When Alessandra and Carlo Venturini first discovered Monte dall’Ora it was love at first sight. As children of farmers, they were excited and challenged by the hard work it was going to take to restore these ancient vineyards. Located in Castellroto, in the hills outside of Verona, the vineyards of Monte dall’Ora are planted on a base of limestone soil and form a natural amphitheatre facing southeast towards the city.
Valpolicella benefits from the influence from Lake Garda which makes winters mild. The average rainfall is around 500/600 mm per year. They are in an area at high risk for of thunder storms, due to the proximity of the lake basin. The vineyards are located on well-ventilated hills in the two most important municipalities of Valpolicella Classico – in San Pietro in Cariano and in Sant’Ambrogio di Valpolicella.
In fact, portions of their vineyards are planted on ancient dry-stone terraces called marogna, a design in which large stones form the exterior support structure and smaller stones form a spit of land in the interior. This brittle stone, in which fossils and petrified shells can be found, allows for excellent drainage and deep penetration of the vines.
The Venturinis are firm adherents to biodynamic principles. As such, they encourage the growth of biodiversity by planting herbs such as rosemary and lavender in the summer, whose fragrant blooms are attractive to bees; and sowing cereals in the winter, whose roots move and aerate the soil. In addition, Alessandra and Carlo have emphasized traditional and native grape varieties wherever possible to give originality and typical wines:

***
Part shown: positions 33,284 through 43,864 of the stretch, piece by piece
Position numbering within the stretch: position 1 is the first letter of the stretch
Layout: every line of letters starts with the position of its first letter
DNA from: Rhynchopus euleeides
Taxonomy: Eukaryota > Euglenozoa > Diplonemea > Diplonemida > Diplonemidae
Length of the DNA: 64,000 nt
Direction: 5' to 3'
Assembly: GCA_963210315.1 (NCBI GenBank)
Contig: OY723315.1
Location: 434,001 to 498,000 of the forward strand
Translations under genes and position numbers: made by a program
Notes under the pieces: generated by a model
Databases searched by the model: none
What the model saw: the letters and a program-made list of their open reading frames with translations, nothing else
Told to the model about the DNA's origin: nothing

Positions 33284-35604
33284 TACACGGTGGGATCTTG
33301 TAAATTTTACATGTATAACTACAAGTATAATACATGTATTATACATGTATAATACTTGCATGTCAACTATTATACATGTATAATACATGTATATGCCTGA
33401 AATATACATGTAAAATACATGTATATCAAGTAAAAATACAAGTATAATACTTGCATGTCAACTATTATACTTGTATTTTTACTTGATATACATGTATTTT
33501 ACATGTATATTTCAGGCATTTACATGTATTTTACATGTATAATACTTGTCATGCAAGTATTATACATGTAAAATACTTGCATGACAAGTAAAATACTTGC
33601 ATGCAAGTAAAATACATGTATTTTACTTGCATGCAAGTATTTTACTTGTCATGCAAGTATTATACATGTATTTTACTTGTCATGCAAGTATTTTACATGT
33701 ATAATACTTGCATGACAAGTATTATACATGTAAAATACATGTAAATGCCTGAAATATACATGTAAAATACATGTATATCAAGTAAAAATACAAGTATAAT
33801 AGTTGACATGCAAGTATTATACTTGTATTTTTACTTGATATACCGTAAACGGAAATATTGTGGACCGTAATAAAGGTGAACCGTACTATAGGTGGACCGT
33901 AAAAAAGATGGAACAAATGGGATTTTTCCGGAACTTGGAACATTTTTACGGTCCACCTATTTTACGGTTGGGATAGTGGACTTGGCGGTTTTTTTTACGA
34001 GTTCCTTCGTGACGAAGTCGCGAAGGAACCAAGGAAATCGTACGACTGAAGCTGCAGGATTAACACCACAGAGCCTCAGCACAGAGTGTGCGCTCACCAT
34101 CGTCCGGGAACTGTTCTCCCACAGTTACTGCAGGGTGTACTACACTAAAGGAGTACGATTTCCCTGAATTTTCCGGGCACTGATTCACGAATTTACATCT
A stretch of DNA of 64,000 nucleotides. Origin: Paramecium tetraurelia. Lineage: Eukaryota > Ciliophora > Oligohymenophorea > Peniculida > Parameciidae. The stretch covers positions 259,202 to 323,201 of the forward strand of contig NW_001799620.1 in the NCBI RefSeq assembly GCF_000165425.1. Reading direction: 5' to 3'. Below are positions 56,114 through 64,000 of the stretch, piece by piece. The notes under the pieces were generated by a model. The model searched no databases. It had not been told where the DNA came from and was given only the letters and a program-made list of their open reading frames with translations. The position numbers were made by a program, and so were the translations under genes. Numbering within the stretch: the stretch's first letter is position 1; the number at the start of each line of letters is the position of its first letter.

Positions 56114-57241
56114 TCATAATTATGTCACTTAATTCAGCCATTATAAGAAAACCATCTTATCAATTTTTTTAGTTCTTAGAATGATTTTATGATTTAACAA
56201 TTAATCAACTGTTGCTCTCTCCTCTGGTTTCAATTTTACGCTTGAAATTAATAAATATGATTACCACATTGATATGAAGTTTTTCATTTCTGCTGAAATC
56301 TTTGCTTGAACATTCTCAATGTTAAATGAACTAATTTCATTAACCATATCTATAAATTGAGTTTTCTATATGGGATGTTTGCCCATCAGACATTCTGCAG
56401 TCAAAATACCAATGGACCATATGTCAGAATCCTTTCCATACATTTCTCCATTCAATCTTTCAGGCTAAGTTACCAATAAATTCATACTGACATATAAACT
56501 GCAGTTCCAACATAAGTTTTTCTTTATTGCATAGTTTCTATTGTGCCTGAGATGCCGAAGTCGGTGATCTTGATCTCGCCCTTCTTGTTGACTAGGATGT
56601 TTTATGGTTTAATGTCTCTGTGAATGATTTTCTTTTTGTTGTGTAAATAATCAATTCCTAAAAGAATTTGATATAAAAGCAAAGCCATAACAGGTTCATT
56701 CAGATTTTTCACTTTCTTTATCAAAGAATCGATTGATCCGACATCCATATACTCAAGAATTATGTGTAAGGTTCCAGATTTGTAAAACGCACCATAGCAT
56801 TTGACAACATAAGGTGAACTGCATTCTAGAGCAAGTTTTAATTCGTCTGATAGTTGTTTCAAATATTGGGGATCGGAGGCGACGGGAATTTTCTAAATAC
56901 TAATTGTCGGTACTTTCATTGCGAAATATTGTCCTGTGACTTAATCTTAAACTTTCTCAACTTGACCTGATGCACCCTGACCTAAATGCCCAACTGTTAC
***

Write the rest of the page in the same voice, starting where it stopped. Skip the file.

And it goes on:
We try to preserve the knowledge and traditions of our grandparents, who gave value to each plant to recognize and know the qualities as a remedy for commons ills. Also, for the vineyards there are some helping herbs which we use to prepare tea with flowers and dried leaves (nettle, dandelion, yarrow, sage, peppermint) and that during the summer are spayed on leaves and bunches. For us biodiversity is knowledge and tradition, it is expressed in love for small weeds and no domesticated plants, in the ways they were affectionately called, for the rituals and traditions that has been handed down from generation to generation.
The Vino Nato Disobbediente is a blend of pergola-trained 60% Corvinone & 40% Molinara. Corvinone has been previously thought to be a biotype of Corvina, the theory being that it was a relation/variation on the same grape, but recent DNA profiling (1993) suggests that it is its own unique varietal.
The grapes are manually harvested, destemmed, with a light pressing to extract only the free-run juice. The brief maceration takes place for 5-6 days with pumping over twice a day, the fermentation is spontaneous and ambient with indigenous yeasts. The wine is subsequently aged in cement tanks for several months with natural malolactic fermentation occurring around late Oct/early Nov. Very light filtration, no fining and no sulphur is used during vinification.
We can’t resist a disobedient wine especially when it gives you two-for-one frivolity – namely 10.5% abv in a one litre peasant package. Our list is increasingly filling with these “harvest wines”, bottled early with oodles of red fruit flavours, naturally-made, low alcohol – Unlitro from Ampeleia; Tutti I Giorni from Antonio Camillo and the Pipeño Blanco from Leo Erazu (A Los Vinateros Bravos). These are the wines that don’t obey the appellation and are often made for the family table. In 2018, there was a bit more of this Venturini family wine and we’re super happy that they decided to share it with us.
Disobbediente is delightfully smooth with a whisper of those slightly bitter red cherries, bright juicy fruit and velvety tannins. A perfect candidate for the ice bucket/fridge.
Interested in finding out more about the wines of Monte dall’Ora? Contact us directly: